Why indeed.  I have often written it is Muslims that follow their faith to the letter that are doing enormous damage in the world.  Those that do not, that merely wish to live in peace with others, are not following the letter and intent of their faith.  In Islam, women do not have the same value as men, and honor killing, which is common in Islamic societies, is not viewed with the same horror with which western societies view it.  The oppression of women, and of the conscience, are primary themes of Reading Lolita in Tehran.

For despite media denial and obfuscation of the fact, honor killing is something that many Muslims believe to be good and in accord with their faith. According to Islamic law, ‘retaliation is obligatory against anyone who kills a human being purely intentionally and without right.’ However, ‘not subject to retaliation’ is ‘a father or mother (or their fathers or mothers) for killing their offspring, or offspring’s offspring.’ (Reliance of the Traveller o1.1-2). In other words, someone who kills his child incurs no legal penalty under Islamic law. In this case the victims were the murderer’s daughters, victims to the culture of violence and intimidation that such laws help create.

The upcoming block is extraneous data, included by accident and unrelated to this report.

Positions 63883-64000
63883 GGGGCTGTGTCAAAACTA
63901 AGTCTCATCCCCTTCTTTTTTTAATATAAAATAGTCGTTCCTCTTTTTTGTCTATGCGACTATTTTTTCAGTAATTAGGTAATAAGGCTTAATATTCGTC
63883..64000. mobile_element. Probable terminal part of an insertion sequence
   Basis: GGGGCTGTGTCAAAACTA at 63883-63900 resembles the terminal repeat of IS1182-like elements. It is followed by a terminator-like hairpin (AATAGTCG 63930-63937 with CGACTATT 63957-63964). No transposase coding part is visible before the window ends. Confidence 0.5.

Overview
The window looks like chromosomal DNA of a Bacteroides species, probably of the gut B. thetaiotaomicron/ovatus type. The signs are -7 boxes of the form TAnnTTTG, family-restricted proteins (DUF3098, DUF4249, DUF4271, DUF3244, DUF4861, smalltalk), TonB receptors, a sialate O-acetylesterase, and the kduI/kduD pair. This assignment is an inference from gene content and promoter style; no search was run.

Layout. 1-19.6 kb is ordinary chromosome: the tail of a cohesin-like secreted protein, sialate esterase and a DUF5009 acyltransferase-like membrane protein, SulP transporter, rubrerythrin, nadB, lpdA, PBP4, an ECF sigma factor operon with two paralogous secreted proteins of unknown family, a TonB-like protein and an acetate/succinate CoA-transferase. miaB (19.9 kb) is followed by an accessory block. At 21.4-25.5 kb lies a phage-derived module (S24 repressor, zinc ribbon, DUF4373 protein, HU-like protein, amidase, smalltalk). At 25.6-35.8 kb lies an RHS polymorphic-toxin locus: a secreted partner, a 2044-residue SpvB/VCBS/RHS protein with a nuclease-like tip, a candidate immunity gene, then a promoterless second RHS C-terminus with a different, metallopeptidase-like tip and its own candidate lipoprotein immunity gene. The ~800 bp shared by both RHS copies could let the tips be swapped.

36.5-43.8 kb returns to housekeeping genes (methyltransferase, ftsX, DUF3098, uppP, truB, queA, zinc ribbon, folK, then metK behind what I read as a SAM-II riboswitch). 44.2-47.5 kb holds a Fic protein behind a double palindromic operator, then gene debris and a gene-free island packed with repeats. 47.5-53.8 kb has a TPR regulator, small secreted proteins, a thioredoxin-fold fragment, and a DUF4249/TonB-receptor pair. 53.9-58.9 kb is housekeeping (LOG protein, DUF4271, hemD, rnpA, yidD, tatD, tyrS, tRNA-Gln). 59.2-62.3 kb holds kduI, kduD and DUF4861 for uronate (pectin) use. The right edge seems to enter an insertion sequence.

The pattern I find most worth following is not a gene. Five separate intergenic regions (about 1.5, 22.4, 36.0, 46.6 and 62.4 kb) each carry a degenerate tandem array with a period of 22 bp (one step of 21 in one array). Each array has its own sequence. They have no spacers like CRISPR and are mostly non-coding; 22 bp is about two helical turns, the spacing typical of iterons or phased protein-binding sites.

That is why Muslims commit 91 percent of honor killings worldwide. The Palestinian Authority gives pardons or suspended sentences for honor murders. Iraqi women have asked for tougher sentences for Islamic honor murderers, who get off lightly now. Syria in 2009 scrapped a law limiting the length of sentences for honor killings, but ‘the new law says a man can still benefit from extenuating circumstances in crimes of passion or honour ‘provided he serves a prison term of no less than two years in the case of killing.’ And in 2003 the Jordanian Parliament voted down on Islamic grounds a provision designed to stiffen penalties for honor killings. Al-Jazeera reported that ‘Islamists and conservatives said the laws violated religious traditions and would destroy families and values.’

The Dallas Morning News adds:  

In 1998, the girls accused Said of sexually abusing them, and their mother swore in an affidavit that the allegations were true.

A judge in Hill County, south of Fort Worth, dropped the charges several months later when the girls recanted, saying they didn’t want to attend school in rural Covington and hoped to live with their grandmother.